realized in the fullest sense--that is, with the triumph of the kingdom of truth, justice,
peace, and charity--We exhort all Our children in Christ to be "of one heart and one
soul"12 and to pour out ardent prayers in October to our Queen in heaven
and our loving Mother, reflecting upon the words of the Apostle: "In all things we
suffer tribulation, but we are not distressed; we are sore pressed, but we are not
destitute; we endure persecution, but we are not forsaken; we are cast down, but we do not
perish; always bearing about in our body the dying of Jesus, so that the life also of
Jesus may be made manifest in our bodily frame."13
20. Before We conclude this Encyclical We also
wish to ask you, Venerable Brethren, to recite Mary's rosary through the month of October
with particular devotion, and to entreat the Virgin Mother of God in suppliant prayer, for
another intention which is dear to Our heart: that the Roman Synod may bring many
blessings and benefits upon this city; that the forthcoming Ecumenical Council, in which
you will participate by your presence and your advice, will add wondrous growth to the
universal Church; and that the renewed vigor of all the Christian virtues which We hope
this Council will produce will also serve as an invitation and incentive to reunion for
Our Brethren and children who are separated from this Apostolic See.
21. In this fond hope, We lovingly impart the
Apostolic Blessing to each and every one of you, Venerable Brethren, to the flocks
entrusted to your care, and to those individuals especially who will respond to Our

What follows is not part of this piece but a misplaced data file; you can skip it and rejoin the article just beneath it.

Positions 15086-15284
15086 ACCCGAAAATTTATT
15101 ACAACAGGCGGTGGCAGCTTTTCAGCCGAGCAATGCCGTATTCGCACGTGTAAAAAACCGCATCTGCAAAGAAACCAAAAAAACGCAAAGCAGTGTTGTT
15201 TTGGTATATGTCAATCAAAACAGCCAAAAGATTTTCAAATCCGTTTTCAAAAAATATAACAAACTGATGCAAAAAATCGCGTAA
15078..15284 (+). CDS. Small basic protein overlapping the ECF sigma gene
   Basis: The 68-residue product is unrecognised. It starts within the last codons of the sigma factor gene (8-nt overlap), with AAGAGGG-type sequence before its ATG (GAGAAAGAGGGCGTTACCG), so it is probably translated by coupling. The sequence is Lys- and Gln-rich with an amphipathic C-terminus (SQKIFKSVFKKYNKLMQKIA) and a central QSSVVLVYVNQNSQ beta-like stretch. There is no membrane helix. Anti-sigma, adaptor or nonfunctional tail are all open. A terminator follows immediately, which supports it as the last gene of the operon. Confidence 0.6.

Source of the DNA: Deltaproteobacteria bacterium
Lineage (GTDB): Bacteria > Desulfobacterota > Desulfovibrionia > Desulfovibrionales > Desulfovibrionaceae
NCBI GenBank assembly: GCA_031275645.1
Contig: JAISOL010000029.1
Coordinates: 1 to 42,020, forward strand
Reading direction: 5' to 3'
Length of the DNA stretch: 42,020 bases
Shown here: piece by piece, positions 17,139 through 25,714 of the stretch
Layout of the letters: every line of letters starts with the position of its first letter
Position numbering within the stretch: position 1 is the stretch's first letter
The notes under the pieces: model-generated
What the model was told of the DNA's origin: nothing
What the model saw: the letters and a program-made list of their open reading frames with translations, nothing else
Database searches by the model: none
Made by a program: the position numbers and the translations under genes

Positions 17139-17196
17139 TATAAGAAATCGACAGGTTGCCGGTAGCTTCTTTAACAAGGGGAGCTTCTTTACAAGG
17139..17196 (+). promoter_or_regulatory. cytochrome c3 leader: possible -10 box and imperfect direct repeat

entreaties in a devout and zealous spirit.
22. Given at Rome, in St. Peter's, on the 26th
day of September, in the year 1959, the first of Our Pontificate.
1. Cf. the following encyclical epistles in Acta
Leonis XIII, in the volumes indicated: Supremi Apostolatus, Dl, 280 ff.; Superiore anno,
IV, 123 ff., Quamquam pluries, IX, 175 ff.; Octobri mense, XI, 299 ff.; Magnae Dei Matris,
XII, 221 ff.; Laetitiae sanctae, XIII, 283 ff.; Iucunda semper, XIV, 30s ff., Adiutricem
populi, XV, 300 ff., Fidentem piumque, XVI, 278 ff.; Augustissimae Virginis, XVII, 285 ff;
Diuturni temporis, XVIII, 153 ff.
2. Litany of the Saints.
3. On September 15, 1951: AAS 43 (1951) 577 ff.
4. Ibid., 578-579.
5. St. Irenaeus, Adv. haer. III, 22 Migne, PG
6. A precis of the talk given on this occasion
appears in TPS,v.6(1959).
7. A translation of the talk given on this
occasion appears in TPS, v. 6 (1959), 37-42.
8. Cf. Phil. 3:8.
9. Cf. Acts 4:29.
10. Cf. Wisd. 1, 14. There is a play on words in
this sentence and the following paragraph which is difficult to render in English. The
Holy Father uses language which can apply to physical health or to